Salesforce’s solid Q2 earnings show that despite the pandemic’s negative impact on most businesses, customer relationship management systems are critical to maintaining operations. Salesforce has been both quick and effective in their response to COVID-19, enabling their success among buyers during this time. Strong product innovation, engaging customer stories and smart social impact initiatives are keeping them relevant, as they’re addressing what’s important to their ecosystem in this new normal. The head start will fuel Salesforce’s lead in H2 compared to other CRM systems such as those offered by Microsoft and Oracle.
The company’s continued strong performance shows that having connected customer data is more important than ever. The ensuing recession and slow reopening of the economy caused by the spread of COVID-19 has made it difficult to close deals and achieve growth. Revenue-generating teams have realized the need to make data-driven decisions if they hope to thrive, let alone survive, turning to Salesforce as a tool.
It will be interesting to see how Salesforce continues to innovate as the company is hungry, adaptable and willing to meet the needs of its buyers. In lieu of in-person events, it’s likely Salesforce will add offline engagement channels to their Customer 360 platform. Direct mail and gifting is one channel seeing increased growth YOY (36% from 2018 to 2019) and would be a natural next step for the company.
Steve Witt, director of the public sector, Nintex
The pandemic has caused organizations to rely on cloud technology more than ever. Government agencies, and others slow to adopt newer, cloud-based technologies, have had to compress multi-year transformation plans down to a matter of months. Salesforce has allowed these agencies to deploy new cloud-based solutions in weeks, allowing them to quickly adjust to the new environment they work in while setting them up to be more agile going forward. These earnings confirm that agile, secure, cloud technologies are more important than ever before.
Microsoft’s Great Canadian Innovators 2020 Yearbook is out. In 2018, Microsoft released its first yearbook, and to celebrate small business, startups, and partner communities, it says it’s releasing a 2020 version of the Great Canadian Innovators yearbook.
You can check out the yearbook here.
From IT Business Canada – Rural Ontario could have gigabit internet in as little as three to five years, says EORN [FULL STORY]
Canadians living in rural eastern Ontario could have access to gigabit internet in as little as three to five years, according to the Eastern Ontario Regional Network (EORN).
From IT World Canada – Privacy commissioner urges IoT makers to limit collection of personal data [FULL STORY]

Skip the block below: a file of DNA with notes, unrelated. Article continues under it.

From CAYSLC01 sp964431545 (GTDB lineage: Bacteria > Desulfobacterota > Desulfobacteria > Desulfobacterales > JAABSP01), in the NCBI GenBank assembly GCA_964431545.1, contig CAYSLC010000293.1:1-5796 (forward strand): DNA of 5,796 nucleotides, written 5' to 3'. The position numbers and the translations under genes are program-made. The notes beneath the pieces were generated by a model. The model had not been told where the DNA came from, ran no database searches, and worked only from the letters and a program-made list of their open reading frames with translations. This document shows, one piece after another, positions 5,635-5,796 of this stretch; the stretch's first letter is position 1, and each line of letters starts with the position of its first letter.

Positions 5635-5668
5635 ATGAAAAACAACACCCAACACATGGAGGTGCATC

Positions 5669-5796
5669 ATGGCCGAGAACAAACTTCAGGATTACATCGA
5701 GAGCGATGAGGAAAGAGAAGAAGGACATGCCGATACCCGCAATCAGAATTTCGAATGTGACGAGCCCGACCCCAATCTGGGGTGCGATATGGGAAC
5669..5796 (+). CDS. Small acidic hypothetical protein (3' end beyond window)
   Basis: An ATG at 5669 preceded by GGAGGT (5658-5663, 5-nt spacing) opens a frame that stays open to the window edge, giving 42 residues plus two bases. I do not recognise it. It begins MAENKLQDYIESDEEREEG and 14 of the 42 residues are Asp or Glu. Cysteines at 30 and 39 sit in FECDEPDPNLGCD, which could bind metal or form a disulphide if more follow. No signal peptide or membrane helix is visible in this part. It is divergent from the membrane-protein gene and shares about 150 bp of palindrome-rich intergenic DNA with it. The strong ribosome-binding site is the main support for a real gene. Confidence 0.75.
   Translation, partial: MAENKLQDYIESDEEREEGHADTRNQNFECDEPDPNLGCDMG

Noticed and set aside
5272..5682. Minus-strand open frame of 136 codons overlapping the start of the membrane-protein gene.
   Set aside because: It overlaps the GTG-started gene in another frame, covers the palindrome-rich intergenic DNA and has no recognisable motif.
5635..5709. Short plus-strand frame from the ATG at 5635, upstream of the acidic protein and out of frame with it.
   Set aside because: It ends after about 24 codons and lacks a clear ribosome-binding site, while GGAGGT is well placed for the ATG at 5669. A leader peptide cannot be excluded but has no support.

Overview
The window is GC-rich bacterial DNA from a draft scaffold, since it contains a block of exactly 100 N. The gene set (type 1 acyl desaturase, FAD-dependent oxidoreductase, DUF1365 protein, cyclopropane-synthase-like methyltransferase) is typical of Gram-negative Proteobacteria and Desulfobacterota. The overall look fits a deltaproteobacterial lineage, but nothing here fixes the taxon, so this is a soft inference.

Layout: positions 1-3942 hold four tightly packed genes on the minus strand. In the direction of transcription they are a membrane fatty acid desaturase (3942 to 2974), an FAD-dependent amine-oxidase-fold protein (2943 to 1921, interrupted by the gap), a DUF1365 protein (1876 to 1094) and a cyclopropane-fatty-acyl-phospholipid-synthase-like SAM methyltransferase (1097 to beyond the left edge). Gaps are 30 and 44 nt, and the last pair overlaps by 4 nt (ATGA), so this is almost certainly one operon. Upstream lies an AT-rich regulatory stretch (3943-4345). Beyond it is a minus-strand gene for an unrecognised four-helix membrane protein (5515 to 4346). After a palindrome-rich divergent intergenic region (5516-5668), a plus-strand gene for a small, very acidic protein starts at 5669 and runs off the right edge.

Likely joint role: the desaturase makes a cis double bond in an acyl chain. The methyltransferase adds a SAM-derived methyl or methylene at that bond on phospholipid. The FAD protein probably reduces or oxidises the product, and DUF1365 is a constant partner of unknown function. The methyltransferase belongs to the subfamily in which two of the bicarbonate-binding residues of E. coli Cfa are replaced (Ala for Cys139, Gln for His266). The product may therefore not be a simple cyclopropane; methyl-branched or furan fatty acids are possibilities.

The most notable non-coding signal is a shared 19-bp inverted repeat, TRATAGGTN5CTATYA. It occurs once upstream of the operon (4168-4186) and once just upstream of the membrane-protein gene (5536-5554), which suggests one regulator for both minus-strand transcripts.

Canadian manufactures of internet-connected devices — including smart toys, educational products and e-learning platforms –should limit the collection of personal information about children, says the federal privacy commissioner.
In new guidance from the Office of the Privacy Commissioner, manufacturers are reminded that unless they fall under provincial privacy law, the federal Personal Information Protection and Electronic Documents Act (PIPEDA) applies to them if they collect personal information. As such, they, like other organizations, are required to obtain meaningful consent for the collection, use and disclosure of personal information.
From IT World Canada – Brookfield Residential admits suffering a data security incident [FULL STORY]
The home construction division of one of Canada’s largest publicly-traded companies has acknowledged it was hit with a cyberattack last week.
From The Register – Canadian shipping company Canpar gets an unwanted delivery – ransomware [FULL STORY]
The Canuck parcel-mover’s website fell offline for days as it tackled a ransomware outbreak on its internal systems.
From The Verge – DC’s FanDome set the new gold standard for virtual events [FULL STORY]
An interesting breakdown of DC’s massive virtual event, and what others can learn from its format.
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Bookmarks of the week
A few bookmarked tweets that we think are worth sharing with you.
Malicious cyber activities have been on the rise lately and everyone can be a target. On this #ThankyouThursday, we’re glad to have friends like @cse_cst who look after the cyber security of Canadians. Follow @GetCyberSafe for cyber security tips. pic.twitter.com/BGEc9Vu0sQ
— CSIS Canada (@csiscanada) August 20, 2020
If Wonder Woman and Spider-Man go into business together, they should call it Amazon Web Services.
— Divine amaroqz (@amaroqz) August 26, 2020
Let’s play “Job Interview.” Ask me the questions you don’t know how to answer when you’re asked, and I’ll step through them. No, not the coding / technical questions; the “where do you see yourself in five years” variety. Hit me!
— HydroxyCoreyQuinn (@QuinnyPig) August 26, 2020